As far as I can recall there were about 4 meetings where we initially discussed and had presentations on the policy proposal, then came the public meeting I recall attending other meetings in Bury St. Edmunds and Haverhill and chairing two of them in my area; next came the cabinet meeting and full Council debates as we adopted the proposal as policy. When time came for my area to reorganise I attended every single by one of the school’s public meetings so I think that was 7 meetings and more importantly I chaired the 100 or so people who came forward to work out how exactly to implement it in Forest Heath’s area and I seem to recall we meet 6 times. On top of that probably read some 300 or so emails, 3 web sites, and I would imagine well over 1,000 pages of written reports and evidence, most notably from Head teachers from across the two and three tier pyramids. So I think I am reasonable well placed to do what I was elected to do – think about the subject at hand and to vote for what I believe is the right way forward.

Of course recently we have seen the disappointing drop in the league tables and third from bottom does not make for comfortable reading. I have elsewhere in my blog talked about the Raising the Bar initiative and all I am going to say about that is that it was launched long before we knew last year’s results nor where were in the league tables as they were not made public to you and indeed us until January this year. Not to mention the rise of Academies and Free Schools following the change of government.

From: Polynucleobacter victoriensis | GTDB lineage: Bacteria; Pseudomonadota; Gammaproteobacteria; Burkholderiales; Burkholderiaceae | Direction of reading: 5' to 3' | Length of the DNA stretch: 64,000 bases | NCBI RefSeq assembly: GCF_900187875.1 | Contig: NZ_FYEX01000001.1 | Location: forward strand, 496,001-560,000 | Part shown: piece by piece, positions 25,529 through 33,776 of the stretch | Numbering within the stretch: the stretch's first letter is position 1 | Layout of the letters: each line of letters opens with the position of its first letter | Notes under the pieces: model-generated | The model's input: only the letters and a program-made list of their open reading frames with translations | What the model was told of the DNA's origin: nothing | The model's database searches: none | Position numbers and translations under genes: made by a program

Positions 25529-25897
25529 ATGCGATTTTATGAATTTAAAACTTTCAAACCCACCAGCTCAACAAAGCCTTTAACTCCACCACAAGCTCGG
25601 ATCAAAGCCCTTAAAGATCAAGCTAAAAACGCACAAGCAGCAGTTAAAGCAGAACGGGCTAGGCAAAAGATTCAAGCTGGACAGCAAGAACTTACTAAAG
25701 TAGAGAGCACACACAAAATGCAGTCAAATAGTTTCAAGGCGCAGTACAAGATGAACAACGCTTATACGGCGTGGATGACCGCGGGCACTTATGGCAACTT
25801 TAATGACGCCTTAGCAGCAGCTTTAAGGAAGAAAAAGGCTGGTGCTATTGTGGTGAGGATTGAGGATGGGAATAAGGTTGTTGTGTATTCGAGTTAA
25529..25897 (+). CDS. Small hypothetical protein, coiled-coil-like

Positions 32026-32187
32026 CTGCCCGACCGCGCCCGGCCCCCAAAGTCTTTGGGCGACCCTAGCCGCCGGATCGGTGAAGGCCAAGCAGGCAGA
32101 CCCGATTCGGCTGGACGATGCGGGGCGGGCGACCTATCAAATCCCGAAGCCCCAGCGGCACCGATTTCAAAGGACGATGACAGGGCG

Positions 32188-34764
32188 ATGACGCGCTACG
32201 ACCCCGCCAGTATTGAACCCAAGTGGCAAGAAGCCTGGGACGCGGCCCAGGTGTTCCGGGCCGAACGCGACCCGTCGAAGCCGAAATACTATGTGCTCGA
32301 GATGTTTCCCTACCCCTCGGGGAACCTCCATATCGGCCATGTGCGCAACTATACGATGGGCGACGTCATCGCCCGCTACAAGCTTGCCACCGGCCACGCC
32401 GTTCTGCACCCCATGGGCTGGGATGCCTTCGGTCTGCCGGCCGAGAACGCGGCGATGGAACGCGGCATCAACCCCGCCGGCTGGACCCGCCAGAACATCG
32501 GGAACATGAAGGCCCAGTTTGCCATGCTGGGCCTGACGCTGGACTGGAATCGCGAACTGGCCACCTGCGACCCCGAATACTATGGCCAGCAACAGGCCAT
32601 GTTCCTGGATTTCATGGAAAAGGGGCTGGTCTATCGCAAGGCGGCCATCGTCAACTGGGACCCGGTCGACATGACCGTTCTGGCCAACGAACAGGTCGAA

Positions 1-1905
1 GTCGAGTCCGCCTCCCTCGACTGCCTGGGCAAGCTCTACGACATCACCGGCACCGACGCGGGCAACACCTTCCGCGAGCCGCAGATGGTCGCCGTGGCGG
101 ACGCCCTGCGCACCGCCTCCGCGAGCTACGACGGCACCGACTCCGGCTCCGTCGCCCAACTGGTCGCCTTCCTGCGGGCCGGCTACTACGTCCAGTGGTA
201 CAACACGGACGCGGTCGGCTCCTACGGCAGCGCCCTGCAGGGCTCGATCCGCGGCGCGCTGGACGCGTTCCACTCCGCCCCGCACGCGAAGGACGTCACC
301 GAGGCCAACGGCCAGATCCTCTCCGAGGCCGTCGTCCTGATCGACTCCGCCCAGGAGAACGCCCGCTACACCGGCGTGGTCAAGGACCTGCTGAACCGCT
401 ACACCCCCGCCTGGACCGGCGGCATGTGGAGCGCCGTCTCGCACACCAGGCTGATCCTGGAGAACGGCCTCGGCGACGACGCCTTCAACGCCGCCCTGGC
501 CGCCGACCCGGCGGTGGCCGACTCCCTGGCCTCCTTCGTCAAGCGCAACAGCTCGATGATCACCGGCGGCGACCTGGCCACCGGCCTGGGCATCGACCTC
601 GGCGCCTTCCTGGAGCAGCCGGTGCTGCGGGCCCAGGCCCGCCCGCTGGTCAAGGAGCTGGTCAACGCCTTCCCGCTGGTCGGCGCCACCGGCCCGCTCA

So in light of the improving but not improving anywhere near fast enough figures and the changing landscape; the question to my mind is does this change the premise of the original decision or not – I was there last night to listen, take notes go home and form my opinion, as I was sort of elected to do and this afternoon I shall be there in Endeavour House to debate and then vote for what I think is the right way forward.

Visit to Lakenheath Primary School

Head Teacher Emma Vincent pointing out how the new building matches in with the original victorian building.